Nuclear diffraction

Techniques and facilities where you can find them

Crystal diffraction

In classic crystals, atoms and molecules are ordered in a three-dimensional periodic manner. In this crystal lattice, each lattice plane behaves like a semi-reflecting mirror. Constructive interference occurs only if the contributing planes fulfill Bragg's law. This relationship between the wavelength of the incoming beam, the lattice distances and the diffraction angle leaves only a number of directions in which so called Bragg reflexions can be found.
The diffraction angles contain the information about the unit cell, the smallest unit to describe the order of the whole crystal. The intensities of the Bragg reflections contain the information about the atomic/molecular distribution inside the unit cells and the motion of the atoms (Debye-Waller factor).

Besides the positions of the atoms (crystallographic structure) also the ordering of magnetic moments (magnetic structure) can be obtained. The knowledge of the structure is crucial to understand structure – properties – relationships in any material.

Powder diffraction

Powder diffraction Powder diffraction Illustration of powder diffraction in Debye-Scherrer Geometry. On the left: cones of neutrons scattered from a polycrystalline sample are detected in the scattering plane. On the right: resulting powder diffraction pattern. Picture courtesy of Markus Hoelzel

Powder diffraction and Debye Scherrer circles

A powder or polycrystalline material contains a large number of small randomly oriented single crystals. All the possible atomic planes will simultaneously diffract and the beams are distributed along cones. Their projections on a detector are the so called Debye-Scherrer circles. A huge practical advantage of powder diffraction is that chemical compounds are much more easily obtained in the form of a powder than in the form of a single crystal and measurements are much faster.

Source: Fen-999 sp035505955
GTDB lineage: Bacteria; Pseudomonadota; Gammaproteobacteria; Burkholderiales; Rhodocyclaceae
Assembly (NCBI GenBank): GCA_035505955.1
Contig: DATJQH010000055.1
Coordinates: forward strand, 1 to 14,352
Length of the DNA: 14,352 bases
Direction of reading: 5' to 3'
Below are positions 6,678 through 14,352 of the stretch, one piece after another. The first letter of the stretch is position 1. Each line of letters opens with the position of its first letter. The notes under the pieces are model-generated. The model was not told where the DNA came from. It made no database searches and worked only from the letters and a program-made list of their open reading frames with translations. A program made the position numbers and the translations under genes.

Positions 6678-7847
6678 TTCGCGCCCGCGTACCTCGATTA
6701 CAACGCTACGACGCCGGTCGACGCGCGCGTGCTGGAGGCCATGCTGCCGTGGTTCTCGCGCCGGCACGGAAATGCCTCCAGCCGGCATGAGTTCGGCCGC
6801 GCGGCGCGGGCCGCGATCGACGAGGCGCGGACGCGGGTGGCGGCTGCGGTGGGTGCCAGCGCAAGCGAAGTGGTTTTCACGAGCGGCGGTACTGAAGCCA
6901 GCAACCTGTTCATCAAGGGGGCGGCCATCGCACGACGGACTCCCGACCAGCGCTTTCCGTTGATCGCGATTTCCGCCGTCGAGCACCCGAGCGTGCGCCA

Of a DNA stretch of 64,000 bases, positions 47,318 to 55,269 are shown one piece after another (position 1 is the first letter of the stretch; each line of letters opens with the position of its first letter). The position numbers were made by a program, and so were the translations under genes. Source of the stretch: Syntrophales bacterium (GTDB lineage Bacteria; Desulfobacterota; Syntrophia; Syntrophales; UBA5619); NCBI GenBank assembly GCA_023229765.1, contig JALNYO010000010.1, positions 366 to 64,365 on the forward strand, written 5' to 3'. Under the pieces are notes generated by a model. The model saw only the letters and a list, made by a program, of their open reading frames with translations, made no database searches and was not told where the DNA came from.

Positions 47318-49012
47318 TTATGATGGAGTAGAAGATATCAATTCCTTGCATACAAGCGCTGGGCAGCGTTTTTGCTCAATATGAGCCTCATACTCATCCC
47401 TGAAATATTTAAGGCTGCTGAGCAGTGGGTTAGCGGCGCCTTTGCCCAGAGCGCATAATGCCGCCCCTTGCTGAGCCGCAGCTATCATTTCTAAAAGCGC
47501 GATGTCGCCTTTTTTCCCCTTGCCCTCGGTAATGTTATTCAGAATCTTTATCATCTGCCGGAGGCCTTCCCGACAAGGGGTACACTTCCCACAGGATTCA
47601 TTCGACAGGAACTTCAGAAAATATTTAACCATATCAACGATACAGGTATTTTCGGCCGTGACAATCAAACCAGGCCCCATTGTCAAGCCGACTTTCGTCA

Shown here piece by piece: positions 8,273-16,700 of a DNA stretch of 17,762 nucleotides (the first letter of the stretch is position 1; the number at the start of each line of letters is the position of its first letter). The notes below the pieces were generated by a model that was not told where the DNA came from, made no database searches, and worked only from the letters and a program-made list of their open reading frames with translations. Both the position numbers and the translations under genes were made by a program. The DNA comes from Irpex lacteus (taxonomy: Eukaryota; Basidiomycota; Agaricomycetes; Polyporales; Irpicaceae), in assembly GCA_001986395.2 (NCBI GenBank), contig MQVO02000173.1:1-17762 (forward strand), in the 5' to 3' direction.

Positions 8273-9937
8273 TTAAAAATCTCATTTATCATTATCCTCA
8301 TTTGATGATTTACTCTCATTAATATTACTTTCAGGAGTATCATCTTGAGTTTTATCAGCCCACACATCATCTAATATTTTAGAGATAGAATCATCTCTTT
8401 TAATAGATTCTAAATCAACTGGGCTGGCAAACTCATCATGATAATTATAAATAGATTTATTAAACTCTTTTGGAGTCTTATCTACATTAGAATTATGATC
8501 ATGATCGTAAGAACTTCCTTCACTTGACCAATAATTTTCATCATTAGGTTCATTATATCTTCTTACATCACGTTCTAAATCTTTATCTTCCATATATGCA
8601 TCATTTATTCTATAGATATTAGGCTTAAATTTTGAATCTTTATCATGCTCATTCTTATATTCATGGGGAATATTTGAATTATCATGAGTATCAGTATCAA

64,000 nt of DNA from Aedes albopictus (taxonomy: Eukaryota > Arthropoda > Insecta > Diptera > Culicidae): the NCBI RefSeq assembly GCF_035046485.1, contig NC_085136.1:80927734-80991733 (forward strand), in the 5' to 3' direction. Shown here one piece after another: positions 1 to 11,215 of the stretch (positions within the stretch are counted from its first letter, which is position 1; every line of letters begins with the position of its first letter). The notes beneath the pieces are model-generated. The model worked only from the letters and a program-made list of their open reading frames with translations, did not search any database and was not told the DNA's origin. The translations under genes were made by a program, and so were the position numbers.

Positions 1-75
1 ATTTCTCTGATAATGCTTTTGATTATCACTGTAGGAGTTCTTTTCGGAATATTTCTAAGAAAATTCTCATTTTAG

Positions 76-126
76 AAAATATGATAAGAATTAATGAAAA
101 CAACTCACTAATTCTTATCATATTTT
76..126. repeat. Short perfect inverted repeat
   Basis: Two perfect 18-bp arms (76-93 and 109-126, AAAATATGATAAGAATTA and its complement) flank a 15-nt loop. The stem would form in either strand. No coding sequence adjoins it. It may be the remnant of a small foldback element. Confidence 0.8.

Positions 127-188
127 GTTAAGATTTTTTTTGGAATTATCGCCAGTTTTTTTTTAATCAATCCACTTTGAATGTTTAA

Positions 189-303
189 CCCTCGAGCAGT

Powder diffraction pattern Powder diffraction pattern On the left: typical powder diffraction pattern. ON the right: zoom on a single Bragg peak. Picture courtesy of Markus Hoelzel FRM II/TUM

A typical powder diffraction pattern

The majority of powder diffraction studies targets the analysis of phase transformations under the influence of external parameters (temperature, pressure, magnetic field…) together with the refinement of structural parameters. In particular, functional materials can be investigated in conditions close to those of their application. However, a powder provides less information for structural solution than a single crystal of the same material. The reason for this is that Debye-Scherrer circles do not distinguish between different lattice planes if they share the same diffraction angle.

Where to find this technique?

Powder diffraction can be found at:

Single crystal diffraction

A single crystal (monocrystalline solid) is a material in which the crystal lattice of the entire sample is continuous and unbroken to the edges of the sample, with no grain boundaries. A single crystal yields diffraction spots instead of Debye-Scherrer circles. Each spot represents a unique lattice plane (in the sense of group of identically oriented lattice planes). In a single crystal experiment the orientation and intensity of each lattice plane is measured separately. The price for this significant gain of information for structure solution is the severe amount of time to be spent for such an experiment and the need for sufficiently large single crystals.

Where to find this technique?

Single crystal diffraction can be found at: